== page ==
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Web site Developer I Advertising and marketing I Social Media Advertising and marketing I Content material Creators I Branding Creators I Administration I System SolutionThe Huge Gotcha With Customized Properties

Web site Developer I Advertising and marketing I Social Media Advertising and marketing I Content material Creators I Branding Creators I Administration I System SolutionThe Huge Gotcha With Customized Properties

Web site Developer I Advertising and marketing I Social Media Advertising and marketing I Content material Creators I Branding Creators I Administration I System Resolution

I’ve seen this confuse greater than a handful of individuals not too long ago, together with myself, so I’m ensuring it’s written down.

Let’s chuck a few customized properties into CSS:

html {
  --color-1: crimson;
  --color-2: blue;
}

Let’s use them immediately to make a background gradient:

html {
  --color-1: crimson;
  --color-2: blue;

  --bg: linear-gradient(to proper, var(--color-1), var(--color-2));
}

Now say there may be a few divs sitting on the web page:

<div></div>
<div class="variation"></div>

Lemme type them up:

div {
  background: var(--bg);
}

That completely works! Hell sure!

Now lemme type that variation. I don’t need it to go from crimson to blue, I would like it to go from inexperienced to blue. Simple tacky, I’ll replace crimson to inexperienced:

html {
  --color-1: crimson;
  --color-2: blue;

  --bg: linear-gradient(to proper, var(--color-1), var(--color-2));
}
div {
  background: var(--bg);
}
.variation {
  --color-1: inexperienced;
}

Nope! (Sirens blaring, horns honking, cattle taking cowl).

That doesn’t work, buddies.

The issue, as greatest I perceive it, is that --bg was by no means declared on both of the divs. It might probably use --bg, as a result of it was declared larger up, however by the point it’s getting used there, the worth of it’s locked. Simply since you change another property that --bg occurs to make use of on the time it was declared, it doesn’t imply that property goes out looking for locations it was used and updating all the things that’s used it as a dependency.

Ugh, that clarification doesn’t really feel fairly proper. But it surely’s the most effective I acquired.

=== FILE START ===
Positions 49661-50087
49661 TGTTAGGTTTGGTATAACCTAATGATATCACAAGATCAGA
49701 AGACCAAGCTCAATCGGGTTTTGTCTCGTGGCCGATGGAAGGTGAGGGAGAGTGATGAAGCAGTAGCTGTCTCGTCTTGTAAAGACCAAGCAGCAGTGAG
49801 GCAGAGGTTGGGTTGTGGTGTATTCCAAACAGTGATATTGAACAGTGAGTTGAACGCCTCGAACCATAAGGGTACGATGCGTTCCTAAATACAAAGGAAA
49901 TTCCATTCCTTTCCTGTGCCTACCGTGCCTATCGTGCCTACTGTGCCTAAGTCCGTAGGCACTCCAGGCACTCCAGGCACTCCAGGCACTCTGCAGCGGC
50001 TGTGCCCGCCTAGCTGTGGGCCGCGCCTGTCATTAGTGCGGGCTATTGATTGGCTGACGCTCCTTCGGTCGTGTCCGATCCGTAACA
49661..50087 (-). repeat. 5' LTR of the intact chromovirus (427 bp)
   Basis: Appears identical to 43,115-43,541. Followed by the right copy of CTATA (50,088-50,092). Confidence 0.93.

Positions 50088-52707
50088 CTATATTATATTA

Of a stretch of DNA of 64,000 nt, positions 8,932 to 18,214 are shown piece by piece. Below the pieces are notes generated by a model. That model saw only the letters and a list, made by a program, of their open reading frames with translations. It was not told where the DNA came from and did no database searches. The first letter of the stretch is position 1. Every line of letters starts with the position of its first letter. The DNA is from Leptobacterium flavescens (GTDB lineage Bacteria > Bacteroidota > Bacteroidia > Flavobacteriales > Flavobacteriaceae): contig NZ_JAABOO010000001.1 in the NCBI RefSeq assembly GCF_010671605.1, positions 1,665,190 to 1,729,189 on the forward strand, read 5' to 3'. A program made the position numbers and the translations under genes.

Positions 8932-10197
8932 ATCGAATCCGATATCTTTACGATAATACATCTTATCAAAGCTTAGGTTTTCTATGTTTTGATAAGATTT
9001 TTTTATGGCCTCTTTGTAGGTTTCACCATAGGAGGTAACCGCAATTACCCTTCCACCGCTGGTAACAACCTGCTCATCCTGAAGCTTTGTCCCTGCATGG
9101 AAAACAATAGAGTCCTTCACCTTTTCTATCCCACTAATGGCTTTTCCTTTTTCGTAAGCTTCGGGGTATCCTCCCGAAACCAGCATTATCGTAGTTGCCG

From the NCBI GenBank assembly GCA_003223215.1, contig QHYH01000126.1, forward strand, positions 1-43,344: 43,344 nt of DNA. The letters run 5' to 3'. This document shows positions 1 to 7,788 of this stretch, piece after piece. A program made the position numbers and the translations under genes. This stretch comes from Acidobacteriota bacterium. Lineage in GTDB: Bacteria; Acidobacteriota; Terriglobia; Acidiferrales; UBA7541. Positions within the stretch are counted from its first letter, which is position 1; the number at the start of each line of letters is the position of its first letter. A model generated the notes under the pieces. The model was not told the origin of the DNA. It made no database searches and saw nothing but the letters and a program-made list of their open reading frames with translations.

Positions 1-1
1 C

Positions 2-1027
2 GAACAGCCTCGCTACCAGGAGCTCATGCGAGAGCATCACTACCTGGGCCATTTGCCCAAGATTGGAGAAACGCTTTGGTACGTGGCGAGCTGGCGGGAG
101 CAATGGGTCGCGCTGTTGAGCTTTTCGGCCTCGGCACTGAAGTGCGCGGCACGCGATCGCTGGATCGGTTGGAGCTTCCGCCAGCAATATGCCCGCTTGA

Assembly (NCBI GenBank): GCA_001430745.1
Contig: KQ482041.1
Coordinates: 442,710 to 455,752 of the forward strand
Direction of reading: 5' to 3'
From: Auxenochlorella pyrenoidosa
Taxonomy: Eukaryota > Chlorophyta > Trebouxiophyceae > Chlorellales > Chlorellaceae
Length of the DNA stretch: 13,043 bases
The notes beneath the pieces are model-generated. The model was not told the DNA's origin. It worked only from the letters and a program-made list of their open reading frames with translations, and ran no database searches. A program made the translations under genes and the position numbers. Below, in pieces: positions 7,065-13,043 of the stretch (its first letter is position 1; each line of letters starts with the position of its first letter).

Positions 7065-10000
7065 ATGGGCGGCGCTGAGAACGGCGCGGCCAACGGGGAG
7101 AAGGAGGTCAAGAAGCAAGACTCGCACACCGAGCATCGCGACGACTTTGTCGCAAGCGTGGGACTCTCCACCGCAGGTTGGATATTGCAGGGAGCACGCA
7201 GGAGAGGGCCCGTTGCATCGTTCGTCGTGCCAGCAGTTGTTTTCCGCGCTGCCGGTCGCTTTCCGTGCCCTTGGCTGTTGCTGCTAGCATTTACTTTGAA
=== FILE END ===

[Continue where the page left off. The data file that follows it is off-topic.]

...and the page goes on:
The answer? Properly, there are a number of.

Resolution 1: Scope the variable to the place you’re utilizing it.

You possibly can do that:

html {
  --color-1: crimson;
  --color-2: blue;
}

div {
  --bg: linear-gradient(to proper, var(--color-1), var(--color-2));
  background: var(--bg);
}
.variant {
  --color-1: inexperienced;
}

Now that --bg is asserted on each divs, the change to the --color-1 dependency does work.

Resolution 2: Comma-separate the selector the place you set a lot of the variables.

Say you do the widespread factor the place you set a bunch of variables on the :root. Then you definitely run into this drawback. You possibly can simply add additional selectors to that principal declaration to be sure you hit the precise scope.

html,
div {
  --color-1: crimson;
  --color-2: blue;

  --bg: linear-gradient(to proper, var(--color-1), var(--color-2));
}
div {
  background: var(--bg);
}
.variation {
  --color-1: inexperienced;
}

In another maybe less-contrived instance, it’d look one thing like this:

:root, 
.button,
.whatever-it-is-a-bandaid {
  --padding-inline: 1rem;
  --padding-block: 1rem;
  --padding: var(--padding-block) var(--padding-inline);
}

.button {
  padding: var(--padding);
}
.button.less-wide {
  --padding-inline: 0.5rem;
}

Resolution 3: Blanket Mode

Screw it — put the variables in every single place.

* {
  --access: me;
  --whereever: you;
  --want: to;

  --hogwild: var(--access) var(--whereever);
}

This isn’t a great plan. I overheard a chat not too long ago wherein a medium-sized web site skilled a 500ms web page rendering delay as a result of each draw to the web page wanted to compute all of the properties. It “works” but it surely’s one of many uncommon instances the place you possibly can trigger legit efficiency issues with a selector.

Resolution 4: Introduce a brand new “default” property and fallback

All credit score right here to Stephen Shaw who’s exploration on all this is likely one of the locations I noticed this confusion within the first place.

Let’s return to our first demonstration of this drawback:

html {
  --color-1: crimson;
  --color-2: blue;

  --bg: linear-gradient(to proper, var(--color-1), var(--color-2));
}

What we need to do is give ourselves two issues:

  1. A method to override the complete background
  2. A method to overide a half of the gradient background

So we’re gonna do it this manner:

html {
  --color-1: crimson;
  --color-2: blue;
}
div {
  --bg-default: linear-gradient(to proper, var(--color-1), var(--color-2));
  background: var(--bg, var(--bg-default));
}

Discover that we haven’t declared --bg in any respect. It’s simply sitting there ready for a price, and if it ever will get one, that’s the worth that “wins.” However with out one, it’ll fall again to our --bg-default. Now…

  1. If I set --color-1 or --color-2, it replaces that a part of the gradient as anticipated (as long as I do it on a selector that touches one of many divs).
  2. Or, I can set --bg to reset the whole background to no matter I would like.

Seems like a pleasant method to deal with issues.


Typically there are precise bugs with CSS customized properties. This isn’t considered one of them. Despite the fact that it type of feels like a bug to me, apparently it’s not. Simply a kind of stuff you gotta learn about.

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